Do we understand our startup equity options?

1 in 4 people with startup equity options might be in for a nasty surprise.


Equity options are now a common feature of startup life — but are employees getting a good deal? After hearing of and experiencing a couple of horror stories over the last few years I decided to gather some data on the state of options schemes across different companies.

Options are meant to achieve a couple of things. They should compensate startup teams for the decreased job security, workplace quality and sometimes salary that startup life entails — and on a more general level, aligning employee interests with those of the company owners is designed to reduce the principle-agent problem that a separation of ownership and control can entail.

If the potential upside of options are your thing (and they aren’t for some people — that’s a different conversation), then it should matter to you that your options are real, legally binding and likely to actually exercise in a liquidity event. Vague promises aren’t going to cut it once the lawyers get involved.

The Survey

The survey was 10 questions long - mainly because that’s what you get on SurveyMonkey’s free tier, but this seemed like a nice constraint to keep things simple. I publicised via Twitter and the LRUG mailing list. A designer friend also posted it to Designer News, and I posted to reddit — I don’t use reddit, so I’m pretty sure it was buried instantly after I chose the wrong subreddit.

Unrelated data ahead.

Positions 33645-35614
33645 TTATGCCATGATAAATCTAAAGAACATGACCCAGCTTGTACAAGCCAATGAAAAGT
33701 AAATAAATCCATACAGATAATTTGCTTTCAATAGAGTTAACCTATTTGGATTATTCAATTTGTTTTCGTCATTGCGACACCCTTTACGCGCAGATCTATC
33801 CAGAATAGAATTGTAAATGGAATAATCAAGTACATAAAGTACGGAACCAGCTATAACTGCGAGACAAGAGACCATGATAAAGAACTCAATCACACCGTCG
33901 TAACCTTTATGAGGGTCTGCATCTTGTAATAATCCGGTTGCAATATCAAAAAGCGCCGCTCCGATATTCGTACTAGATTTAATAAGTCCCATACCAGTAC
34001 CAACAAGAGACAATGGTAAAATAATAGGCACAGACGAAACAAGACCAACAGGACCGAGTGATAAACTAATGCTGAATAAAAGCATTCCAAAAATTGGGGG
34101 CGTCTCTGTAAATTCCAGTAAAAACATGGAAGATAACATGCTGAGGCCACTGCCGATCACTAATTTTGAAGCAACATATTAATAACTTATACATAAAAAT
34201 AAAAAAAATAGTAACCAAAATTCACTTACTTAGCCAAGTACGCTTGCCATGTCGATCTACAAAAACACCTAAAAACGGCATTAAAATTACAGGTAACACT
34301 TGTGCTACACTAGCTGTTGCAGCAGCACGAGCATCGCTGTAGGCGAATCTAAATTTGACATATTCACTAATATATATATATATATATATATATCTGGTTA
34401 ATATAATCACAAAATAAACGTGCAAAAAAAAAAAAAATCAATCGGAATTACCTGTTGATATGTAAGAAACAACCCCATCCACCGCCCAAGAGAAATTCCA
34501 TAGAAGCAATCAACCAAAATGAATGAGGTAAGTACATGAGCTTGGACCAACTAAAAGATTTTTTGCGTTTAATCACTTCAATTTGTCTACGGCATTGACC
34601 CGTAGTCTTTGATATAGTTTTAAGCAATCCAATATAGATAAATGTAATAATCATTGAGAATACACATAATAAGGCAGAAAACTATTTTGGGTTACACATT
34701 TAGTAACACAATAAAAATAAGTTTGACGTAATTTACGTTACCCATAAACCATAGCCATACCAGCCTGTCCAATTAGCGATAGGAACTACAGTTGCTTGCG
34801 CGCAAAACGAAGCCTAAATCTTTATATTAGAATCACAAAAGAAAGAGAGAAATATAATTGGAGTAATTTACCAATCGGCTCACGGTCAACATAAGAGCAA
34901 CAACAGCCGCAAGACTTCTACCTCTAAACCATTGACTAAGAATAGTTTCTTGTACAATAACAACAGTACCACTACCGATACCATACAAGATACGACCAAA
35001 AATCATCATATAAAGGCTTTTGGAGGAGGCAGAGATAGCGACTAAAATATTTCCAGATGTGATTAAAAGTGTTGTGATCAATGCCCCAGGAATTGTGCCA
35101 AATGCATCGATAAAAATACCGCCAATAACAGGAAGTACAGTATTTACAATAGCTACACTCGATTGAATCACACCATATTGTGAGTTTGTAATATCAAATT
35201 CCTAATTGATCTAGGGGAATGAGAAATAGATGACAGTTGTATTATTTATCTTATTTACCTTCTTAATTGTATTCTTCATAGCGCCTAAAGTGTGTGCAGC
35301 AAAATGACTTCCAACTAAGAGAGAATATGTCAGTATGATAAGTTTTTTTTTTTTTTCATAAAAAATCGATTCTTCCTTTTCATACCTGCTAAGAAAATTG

The idea was to understand the overall ‘quality’ of the options that were being offered, and then to see if it was possible to observe any trends/differences by geography, experience or when in the employment lifecycle they were offered. I was explicit in only asking for responses from people who were (or had been) part of a company option scheme, and I didn’t probe at all on whether people considered the schemes a good idea in general - that’s a different debate.

I was delighted to receive 128 responses over four days. Definitely not a big enough sample size to draw any scientific conclusions (although face cream is sold on less), but enough to suggest a few general trends.

Roughly 50% (66) of responses were from the UK (to be expected as I’m based in the UK and I publicised to UK people), 27% (34) were from the US. Canada, Germany and Israel made up the remainder. Again, not really enough data to prove any differences between US vs UK, but maybe a hint at something larger.